When I go back Tuesday night, I’ll walk with a renewed delight that I’m out in the midst of a beautiful city, that I have companion walkers who desire a healthier life just as I do, and we can share that camaraderie of meeting the challenge of one more day on the journey. I can see the reflection of the old buildings in the new mirrored glass building. I can see the same sky in the mirror and above me. I can breathe in the molecules of air the ancient citizens who walked these steps once breathed, as well as the molecules breathed by the quicker runners and faster walkers who breezed through here this evening.

I may not be in the same group, but I am on the same streets and I am alive.

THE HOLY NODE AND THE FOUND BUTTERFLY

butterflies, Creativity, Health, Icons, Imagination, Meditation, Mental Illness, mystery, Physical Training, purpose, renewal, Strength, Travel, Uncategorized, vision

20140316-083445.jpg

I’m not a fast walker, for my first goal in walking isn’t to break any record for my usual 1.5 mile jaunt around Mercy Hospital here in Hot Springs, Arkansas. Neither do I stroll, for Bon Jovi and the Boss sing a strong striding cadence in my ear. I can manage the hills better in one direction than another, for at least one is nearly 45 degrees. I go up this hill once a week. It never gets less steep. The rest of the week I go down that hill. At my age, there’s no sense taking any more years off my life than necessary!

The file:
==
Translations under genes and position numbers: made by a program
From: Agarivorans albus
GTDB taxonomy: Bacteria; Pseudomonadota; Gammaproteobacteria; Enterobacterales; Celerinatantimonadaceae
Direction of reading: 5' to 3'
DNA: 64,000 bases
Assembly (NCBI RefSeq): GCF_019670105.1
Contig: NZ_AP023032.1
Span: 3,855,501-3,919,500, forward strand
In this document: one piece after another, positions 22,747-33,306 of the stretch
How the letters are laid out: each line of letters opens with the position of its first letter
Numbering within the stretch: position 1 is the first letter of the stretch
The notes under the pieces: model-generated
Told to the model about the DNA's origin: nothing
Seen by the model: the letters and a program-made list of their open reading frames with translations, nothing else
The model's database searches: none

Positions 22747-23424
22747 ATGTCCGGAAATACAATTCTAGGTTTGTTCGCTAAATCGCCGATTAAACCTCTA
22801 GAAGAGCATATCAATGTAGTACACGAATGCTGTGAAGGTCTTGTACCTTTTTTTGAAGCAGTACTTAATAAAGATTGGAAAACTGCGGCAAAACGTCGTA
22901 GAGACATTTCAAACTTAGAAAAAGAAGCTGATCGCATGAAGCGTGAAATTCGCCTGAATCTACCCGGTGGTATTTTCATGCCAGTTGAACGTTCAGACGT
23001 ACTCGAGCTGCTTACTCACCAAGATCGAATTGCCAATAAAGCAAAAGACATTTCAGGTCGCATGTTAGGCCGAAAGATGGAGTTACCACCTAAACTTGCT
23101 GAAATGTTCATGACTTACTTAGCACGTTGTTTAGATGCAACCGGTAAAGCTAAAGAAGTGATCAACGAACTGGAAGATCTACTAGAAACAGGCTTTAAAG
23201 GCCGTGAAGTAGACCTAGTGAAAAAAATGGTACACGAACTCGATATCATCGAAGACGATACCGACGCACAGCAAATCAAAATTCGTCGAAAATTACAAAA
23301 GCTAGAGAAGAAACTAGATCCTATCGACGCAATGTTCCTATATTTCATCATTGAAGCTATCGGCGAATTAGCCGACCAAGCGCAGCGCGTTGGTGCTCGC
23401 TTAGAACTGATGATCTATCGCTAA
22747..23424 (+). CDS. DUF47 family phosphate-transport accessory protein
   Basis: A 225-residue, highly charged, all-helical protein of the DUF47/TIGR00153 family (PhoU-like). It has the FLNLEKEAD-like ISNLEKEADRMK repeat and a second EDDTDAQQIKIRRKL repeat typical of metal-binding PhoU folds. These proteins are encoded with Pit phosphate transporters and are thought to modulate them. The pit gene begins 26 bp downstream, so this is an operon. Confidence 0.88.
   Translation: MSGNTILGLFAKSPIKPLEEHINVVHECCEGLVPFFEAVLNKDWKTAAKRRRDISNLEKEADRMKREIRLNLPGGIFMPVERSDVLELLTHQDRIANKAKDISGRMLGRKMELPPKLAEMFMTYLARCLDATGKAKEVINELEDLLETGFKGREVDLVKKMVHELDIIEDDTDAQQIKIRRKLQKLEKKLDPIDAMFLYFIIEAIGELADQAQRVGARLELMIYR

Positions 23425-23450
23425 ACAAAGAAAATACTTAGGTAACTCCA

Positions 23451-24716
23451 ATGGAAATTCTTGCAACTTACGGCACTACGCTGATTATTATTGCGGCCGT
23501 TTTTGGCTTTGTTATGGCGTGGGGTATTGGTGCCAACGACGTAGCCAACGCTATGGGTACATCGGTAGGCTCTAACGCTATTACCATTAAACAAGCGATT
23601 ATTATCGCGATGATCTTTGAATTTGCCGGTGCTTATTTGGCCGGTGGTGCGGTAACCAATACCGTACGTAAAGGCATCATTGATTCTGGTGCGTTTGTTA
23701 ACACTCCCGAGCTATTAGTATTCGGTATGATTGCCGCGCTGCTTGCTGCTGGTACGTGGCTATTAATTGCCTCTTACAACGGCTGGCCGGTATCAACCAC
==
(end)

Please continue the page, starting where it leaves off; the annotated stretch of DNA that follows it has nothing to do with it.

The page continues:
My goals as I walk are to be more conscious of my body, to care for it better, to build my body for endurance and health, to be outside in the sunlight (natural vitamin D), and to develop a better attitude (exercise releases endorphins that lift one’s mood). Walking also seems to clear my mind of worry and anxiety about others.

In that large hospital, I know that healing is going on. While some may be “losing the battle” against whatever dread disease has attacked them, they have “won the war” and received their final healing from God. We think our life is over when we close our eyes and breathe no more, but our life is just beginning in a newer and more wonderful way!